fill(buffer, x);
        return manyArgs2(buffer[0], buffer[1], buffer[2], buffer[3], buffer[4], buffer[5], buffer[6], buffer[7], buffer[8], buffer[9]);

      Now what happens? The compiler sees manyArgs2 has a single caller and inlines it. Now there’s a guaranteed tail call of a function that passes on-stack arguments being called from a function that doesn’t pass on-stack arguments. Clang generates code without the tail call but doesn’t warn.

      If this made the cut for C23 then it just highlights the fact that no one who implements C-family languages cares enough about C anymore to engage with WG14 - even an aggressively restricted version of this feature is almost impossible to implement correctly. I honestly have no idea why anyone who writes code for anything other than 8-bit microcontrollers would write C instead of C++ these days.

      1. 1

        I don’t agree with the analysis. From my perspective, the C++ compiler is fulfilling the contract, which is that only one stack frame is used for calling both manyArgs and manyArgs2 from outer. When manyArgs2 returns, one stack frame is popped and it returns back to outer. That is what the compiler is being asked to guarantee via the ‘musttail’ pragma, and that’s what happens. Sure, the optimizer is rearranging the code, but the point of a tail call guarantee is to put a bound on stack consumption, and the generated code is not exceeding the budget.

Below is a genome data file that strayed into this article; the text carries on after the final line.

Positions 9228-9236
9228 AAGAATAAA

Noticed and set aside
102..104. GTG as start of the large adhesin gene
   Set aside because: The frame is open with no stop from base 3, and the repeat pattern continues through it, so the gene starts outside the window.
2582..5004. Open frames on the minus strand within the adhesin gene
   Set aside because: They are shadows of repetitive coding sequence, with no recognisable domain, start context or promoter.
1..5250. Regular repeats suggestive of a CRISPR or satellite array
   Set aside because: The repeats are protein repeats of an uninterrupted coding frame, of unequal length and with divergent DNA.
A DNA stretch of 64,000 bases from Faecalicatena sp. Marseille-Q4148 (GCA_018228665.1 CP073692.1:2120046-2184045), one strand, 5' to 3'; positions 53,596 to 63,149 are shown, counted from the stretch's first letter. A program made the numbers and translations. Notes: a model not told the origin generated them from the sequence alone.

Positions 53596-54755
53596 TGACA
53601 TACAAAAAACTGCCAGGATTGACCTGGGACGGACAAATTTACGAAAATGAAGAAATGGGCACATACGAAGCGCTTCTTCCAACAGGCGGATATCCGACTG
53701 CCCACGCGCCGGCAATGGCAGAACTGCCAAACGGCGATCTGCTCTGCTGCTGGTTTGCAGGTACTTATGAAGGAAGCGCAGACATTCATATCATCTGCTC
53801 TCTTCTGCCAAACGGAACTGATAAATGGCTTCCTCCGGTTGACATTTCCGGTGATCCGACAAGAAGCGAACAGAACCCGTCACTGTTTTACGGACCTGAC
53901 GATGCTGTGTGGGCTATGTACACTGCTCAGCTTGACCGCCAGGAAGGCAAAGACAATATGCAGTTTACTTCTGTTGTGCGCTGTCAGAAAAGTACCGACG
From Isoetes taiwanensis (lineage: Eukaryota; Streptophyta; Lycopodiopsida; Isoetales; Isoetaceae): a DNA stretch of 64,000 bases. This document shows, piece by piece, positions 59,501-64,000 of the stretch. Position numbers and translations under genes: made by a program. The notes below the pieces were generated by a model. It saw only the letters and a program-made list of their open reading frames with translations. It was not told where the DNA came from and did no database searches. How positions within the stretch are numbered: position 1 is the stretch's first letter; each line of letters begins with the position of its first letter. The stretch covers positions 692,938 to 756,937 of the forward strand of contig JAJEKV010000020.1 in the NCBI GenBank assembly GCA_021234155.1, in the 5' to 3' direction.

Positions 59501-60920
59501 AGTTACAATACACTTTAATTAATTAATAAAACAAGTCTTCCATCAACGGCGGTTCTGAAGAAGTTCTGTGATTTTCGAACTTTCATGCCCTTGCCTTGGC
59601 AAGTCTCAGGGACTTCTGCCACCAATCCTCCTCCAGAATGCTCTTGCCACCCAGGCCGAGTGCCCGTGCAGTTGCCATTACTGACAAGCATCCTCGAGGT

2. 2

        Oh, nice! Clang 13 has a nonstandard __attribute__((musttail)) for that. I haven’t had a chance to try it out because for some reason the Clang used in Xcode doesn’t support it (despite identifying as Clang 13.)

        1. 2

          Apple Clang version has nothing to do with vanilla Clang version on which it is based. In fact, there is no guarantee it’s based on any particular release of vanilla Clang. For example, Apple Clang 13.0.0 is based on something in the 12.0.0 development cycle (and yes, the .0.0 part in 13.0.0 is important – Apple is known to have changed the upstream to a new major version for its patch release).

          1. 1

            Hm, I know that’s been true in the past … maybe the coincidence of both reaching version 13 fooled me into thinking that -v was now reporting the real Clang version.

          2. 1

            __attribute__((musttail)) has very restrictive requirements, compared to the proposed C23 feature. Although the C23 feature could become more restrictive in committee.

            The target function must have the same number of arguments as the caller. The types of the return value and all arguments must be similar according to C++ rules (differing only in cv qualifiers or array size), including the implicit “this” argument, if any. Any variables in scope, including all arguments to the function and the return value must be trivially destructible. The calling convention of the caller and callee must match, and they must not be variadic functions or have old style K&R C function declarations.